Macheesmo

Cooking with Confidence
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Breakfast/Brunch, Economical, Healthy, Homemade Trials, Quick and Easy, Vegetarian

The Homemade Trails: Granola

by Nick

Betsy and I eat a lot of granola. It’s our go-to breakfast for at least half of the year I would say. In the summers we do smoothies and if it’s really cold I’ll make warm oatmeal, but most times granola is our breakfast situation.

As you might guess, I’ve made my fair share of granola variations over the years and I really think that it’s pretty easy to make at home. Plus, you can customize it to your liking which is nice.

That said, there are a ton of very tasty granola options out there and most of them seem reasonably priced.

So, I thought I would run four different granola variations through my Homemade Trials and see what comes out on top!

My Basic Version

I have a really basic granola recipe that is the base for many variations. You can add to it or subtract from it without too much worry but it’s a great place to start.

Yield
36 ounces of granola
Prep Time
Total Time
Print Recipe

Basic Granola

Ingredients

  • 6 cups rolled oats
  • 1 cup slivered almonds
  • 1/2 cup sunflower seeds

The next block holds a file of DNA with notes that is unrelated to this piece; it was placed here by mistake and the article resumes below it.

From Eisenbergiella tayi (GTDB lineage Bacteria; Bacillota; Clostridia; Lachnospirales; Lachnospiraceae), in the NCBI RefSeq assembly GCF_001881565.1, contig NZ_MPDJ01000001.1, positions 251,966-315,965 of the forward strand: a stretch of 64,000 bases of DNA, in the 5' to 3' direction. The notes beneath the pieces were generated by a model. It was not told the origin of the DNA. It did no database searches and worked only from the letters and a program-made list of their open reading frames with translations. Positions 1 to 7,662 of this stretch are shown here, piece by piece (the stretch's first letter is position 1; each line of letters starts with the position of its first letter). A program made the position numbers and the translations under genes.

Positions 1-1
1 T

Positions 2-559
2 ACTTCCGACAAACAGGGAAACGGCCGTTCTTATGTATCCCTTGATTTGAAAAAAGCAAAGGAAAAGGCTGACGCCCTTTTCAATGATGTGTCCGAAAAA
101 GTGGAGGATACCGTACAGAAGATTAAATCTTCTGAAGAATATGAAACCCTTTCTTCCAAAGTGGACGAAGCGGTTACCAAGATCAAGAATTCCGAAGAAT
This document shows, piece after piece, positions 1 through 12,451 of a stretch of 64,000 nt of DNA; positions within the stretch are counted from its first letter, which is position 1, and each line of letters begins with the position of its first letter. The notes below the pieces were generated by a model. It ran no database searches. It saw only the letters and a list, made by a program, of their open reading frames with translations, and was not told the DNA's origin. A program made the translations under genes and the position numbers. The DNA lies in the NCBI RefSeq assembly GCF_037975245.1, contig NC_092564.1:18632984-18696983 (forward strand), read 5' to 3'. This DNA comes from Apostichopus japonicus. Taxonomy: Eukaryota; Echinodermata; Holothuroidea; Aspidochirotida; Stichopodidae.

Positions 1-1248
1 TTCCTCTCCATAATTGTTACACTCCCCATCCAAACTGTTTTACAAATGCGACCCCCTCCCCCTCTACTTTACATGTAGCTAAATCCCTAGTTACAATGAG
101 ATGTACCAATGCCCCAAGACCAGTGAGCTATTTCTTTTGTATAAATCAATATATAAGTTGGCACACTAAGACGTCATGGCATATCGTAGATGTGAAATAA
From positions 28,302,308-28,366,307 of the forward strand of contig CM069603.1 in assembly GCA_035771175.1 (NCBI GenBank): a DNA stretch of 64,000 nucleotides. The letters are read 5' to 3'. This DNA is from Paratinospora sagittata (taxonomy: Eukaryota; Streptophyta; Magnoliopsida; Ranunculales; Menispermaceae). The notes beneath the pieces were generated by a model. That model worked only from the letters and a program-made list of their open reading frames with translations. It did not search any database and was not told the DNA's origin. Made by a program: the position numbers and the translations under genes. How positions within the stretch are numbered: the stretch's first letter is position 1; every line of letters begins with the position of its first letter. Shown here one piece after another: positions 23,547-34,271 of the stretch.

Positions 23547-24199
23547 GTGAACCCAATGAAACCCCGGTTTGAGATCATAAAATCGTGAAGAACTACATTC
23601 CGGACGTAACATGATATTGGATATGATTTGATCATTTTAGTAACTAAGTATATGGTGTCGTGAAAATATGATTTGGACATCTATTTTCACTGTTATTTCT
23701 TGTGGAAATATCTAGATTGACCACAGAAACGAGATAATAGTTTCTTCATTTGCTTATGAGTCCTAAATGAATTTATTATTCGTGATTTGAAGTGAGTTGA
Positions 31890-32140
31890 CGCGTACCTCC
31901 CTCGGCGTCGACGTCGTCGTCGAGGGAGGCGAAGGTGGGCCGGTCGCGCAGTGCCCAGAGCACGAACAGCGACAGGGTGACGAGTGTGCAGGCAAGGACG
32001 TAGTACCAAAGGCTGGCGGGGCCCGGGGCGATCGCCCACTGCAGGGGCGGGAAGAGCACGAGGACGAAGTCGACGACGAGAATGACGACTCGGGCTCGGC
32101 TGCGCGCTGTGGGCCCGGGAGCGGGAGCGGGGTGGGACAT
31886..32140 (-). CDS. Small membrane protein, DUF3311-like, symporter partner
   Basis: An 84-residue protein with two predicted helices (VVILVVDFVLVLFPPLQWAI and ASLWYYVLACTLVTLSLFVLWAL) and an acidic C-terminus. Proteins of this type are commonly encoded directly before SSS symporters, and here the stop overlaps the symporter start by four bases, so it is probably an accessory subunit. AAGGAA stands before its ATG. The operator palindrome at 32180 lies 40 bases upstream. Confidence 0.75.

• 1/4 cup sesame seeds
  • 1 teaspoon cinnamon
  • 1/2 teaspoon ground nutmeg
  • 1/2 teaspoon salt
  • 2/3 cup honey
  • 1 cup dried cranberries

Directions

1) Preheat oven to 325° Fahrenheit. Mix oats, almond slivers, seeds, spices, and salt together in a large bowl.

2) Once oat mixture is evenly mixed, drizzle in honey and stir well to combine.

3) Spread out granola mixture on two baking sheets lined with parchment paper.

4) Bake the granola for 20-25 minutes and stir the granola every five minutes to prevent it from burning. It will most likely cook faster on the outer edges of the pan so stir it well to redistribute the heat.
If the granola is burning or cooking too quickly, turn your oven down 25 degrees and continue stirring regularly.

5) Once granola is baked, let it cool for a few minutes and then stir in dried fruit.

6) Store granola in an airtight container at room temperature for up to three weeks.

The Competition

line up

The line up!

There are dozens of granolas out there, but I tried to pick three that varied in price but were pretty close in ingredients to keep the nutrition and taste competitions fair.

I went with Kroger’s store brand, Cascadian Farms, and a bulk granola from a local store, Vitamin Cottage.

Let’s get right into it and see how these three products stack up with my homemade version!

Time

As always, I’m going to lose time. The granola isn’t hard to make at all, but it does take about an hour from when you start to when the granola is cool and you store it.

Of course, most of that hour is with the granola baking so you can do other stuff, but it’s still work so TIME has to go to the store-bought in this trial.

Cost

I was fairly certain that I would do okay on cost, but then again, I was using some expensive ingredients like almonds, honey, and a few different seeds.